Toxic Peanut Butter Alert

Is Your PB&J Making You Sick?

Written by Brian Hicks
Posted June 4, 2012

For those of us without a peanut allergy, there's nothing like a peanut butter and jelly sandwich. The nostalgia alone is reason to make one sometimes. However, those with peanut allergies may breathe a sigh of relief after reading about a new report recently covered by the Huffington Post.

In a new study (produced by the National Institute of Environmental Health Sciences) of popular products bought from grocery stores in Dallas, just about half of the peanut butter and cold cuts sampled contained traces of a flame retardant chemical that is normally used in foam insulation of building walls.

The chemical, hexabromocyclododecane (HBCD) is just another example of a toxic chemical making its way into food. In the past, traces of PCBs, DDT, mercury and other flame retardants have been found in food as well.

All of these chemicals carry massive health risks ranging from diabetes to cancer. The EPA has labeled HBCD as “highly toxic” and could even cause problems in human hormone function and reproduction as well as causing harm to a child in utero. Traces of the chemical have even been found in umbilical cord blood.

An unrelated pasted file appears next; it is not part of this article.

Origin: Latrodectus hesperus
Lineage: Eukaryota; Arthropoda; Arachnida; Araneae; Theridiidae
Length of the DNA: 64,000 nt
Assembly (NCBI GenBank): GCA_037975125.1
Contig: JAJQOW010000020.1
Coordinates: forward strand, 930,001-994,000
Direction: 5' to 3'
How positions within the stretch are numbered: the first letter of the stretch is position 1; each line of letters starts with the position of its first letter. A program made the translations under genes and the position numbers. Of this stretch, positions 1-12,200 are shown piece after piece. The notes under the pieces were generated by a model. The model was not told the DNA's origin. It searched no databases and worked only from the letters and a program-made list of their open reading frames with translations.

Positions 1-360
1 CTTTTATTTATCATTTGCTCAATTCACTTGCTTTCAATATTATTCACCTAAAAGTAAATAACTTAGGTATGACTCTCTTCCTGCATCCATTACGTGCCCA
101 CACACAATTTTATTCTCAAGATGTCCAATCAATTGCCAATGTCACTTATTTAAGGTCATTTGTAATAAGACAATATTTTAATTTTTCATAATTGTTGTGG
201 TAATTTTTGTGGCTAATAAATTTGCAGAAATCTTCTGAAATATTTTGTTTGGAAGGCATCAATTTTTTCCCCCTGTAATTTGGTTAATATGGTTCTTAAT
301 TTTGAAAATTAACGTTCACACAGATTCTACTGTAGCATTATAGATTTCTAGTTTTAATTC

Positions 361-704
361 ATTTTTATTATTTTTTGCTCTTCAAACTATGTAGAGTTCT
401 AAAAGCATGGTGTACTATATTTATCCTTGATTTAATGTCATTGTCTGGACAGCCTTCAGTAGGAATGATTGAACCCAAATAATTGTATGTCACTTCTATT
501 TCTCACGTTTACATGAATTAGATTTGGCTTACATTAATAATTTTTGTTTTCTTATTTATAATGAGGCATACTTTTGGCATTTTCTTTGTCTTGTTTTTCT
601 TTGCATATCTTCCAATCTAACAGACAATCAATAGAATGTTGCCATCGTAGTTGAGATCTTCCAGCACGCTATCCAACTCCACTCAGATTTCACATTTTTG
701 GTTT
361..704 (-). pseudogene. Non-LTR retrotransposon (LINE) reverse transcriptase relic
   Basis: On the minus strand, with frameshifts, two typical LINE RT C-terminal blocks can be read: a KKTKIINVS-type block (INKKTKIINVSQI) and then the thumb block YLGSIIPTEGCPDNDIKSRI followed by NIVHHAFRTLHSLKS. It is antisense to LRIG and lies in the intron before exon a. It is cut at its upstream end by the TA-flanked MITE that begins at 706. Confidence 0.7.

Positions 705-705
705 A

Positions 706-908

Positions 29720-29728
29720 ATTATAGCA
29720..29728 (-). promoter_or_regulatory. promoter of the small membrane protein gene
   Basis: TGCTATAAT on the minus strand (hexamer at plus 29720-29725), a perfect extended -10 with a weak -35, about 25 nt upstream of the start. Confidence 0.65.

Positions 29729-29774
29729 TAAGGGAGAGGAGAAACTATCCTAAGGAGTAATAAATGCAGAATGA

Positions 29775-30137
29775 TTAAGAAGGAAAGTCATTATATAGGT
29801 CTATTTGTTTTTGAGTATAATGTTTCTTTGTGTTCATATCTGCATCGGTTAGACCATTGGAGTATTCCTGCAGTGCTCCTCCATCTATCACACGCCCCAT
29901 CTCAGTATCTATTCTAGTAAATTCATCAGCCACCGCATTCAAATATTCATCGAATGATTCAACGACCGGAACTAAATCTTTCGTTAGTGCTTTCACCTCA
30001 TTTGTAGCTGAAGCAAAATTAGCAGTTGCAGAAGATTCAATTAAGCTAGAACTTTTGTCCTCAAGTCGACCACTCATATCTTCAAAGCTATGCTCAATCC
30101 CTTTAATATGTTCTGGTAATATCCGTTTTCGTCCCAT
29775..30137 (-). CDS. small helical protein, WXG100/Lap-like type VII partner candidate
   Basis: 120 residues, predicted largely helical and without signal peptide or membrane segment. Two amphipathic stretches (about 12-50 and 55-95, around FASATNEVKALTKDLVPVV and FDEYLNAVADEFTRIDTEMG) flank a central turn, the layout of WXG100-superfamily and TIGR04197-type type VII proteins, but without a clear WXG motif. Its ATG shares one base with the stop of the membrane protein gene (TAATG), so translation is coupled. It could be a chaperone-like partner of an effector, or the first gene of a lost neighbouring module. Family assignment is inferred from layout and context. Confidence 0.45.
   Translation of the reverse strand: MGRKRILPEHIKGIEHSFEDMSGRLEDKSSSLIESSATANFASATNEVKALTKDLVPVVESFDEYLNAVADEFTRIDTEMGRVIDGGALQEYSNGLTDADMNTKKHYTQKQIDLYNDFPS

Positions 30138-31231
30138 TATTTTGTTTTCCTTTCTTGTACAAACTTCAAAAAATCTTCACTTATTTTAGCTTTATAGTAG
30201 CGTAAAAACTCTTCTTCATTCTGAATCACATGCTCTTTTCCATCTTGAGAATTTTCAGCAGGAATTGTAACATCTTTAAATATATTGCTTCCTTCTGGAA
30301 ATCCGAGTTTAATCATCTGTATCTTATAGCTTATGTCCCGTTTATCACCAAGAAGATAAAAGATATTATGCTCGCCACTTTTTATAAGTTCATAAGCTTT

Not surprisingly, the chemical industry, with billions of dollars at stake, offers a glass half full take on this disaster. “Based on these findings, the real story is that HBCD was not detected in the majority of the samples and in those where it was, it was well below levels where one might see adverse health effects,” said Bryan Goodman, a spokesman for the lobbying group the North American Flame Retardant Alliance of the American Chemistry Council.

While it is true that the levels were lower than what the government allows, if consumed over a long period of time, the chemical presence adds up.

None of this, however, answers the biggest question: how did this chemical get into the food?

One theory is that the HBCD could be transferred from air, water or soil during the peanut growing process. It could end up in fertilizer that is used on the peanuts, end up in water supplies when watering the peanuts and so on.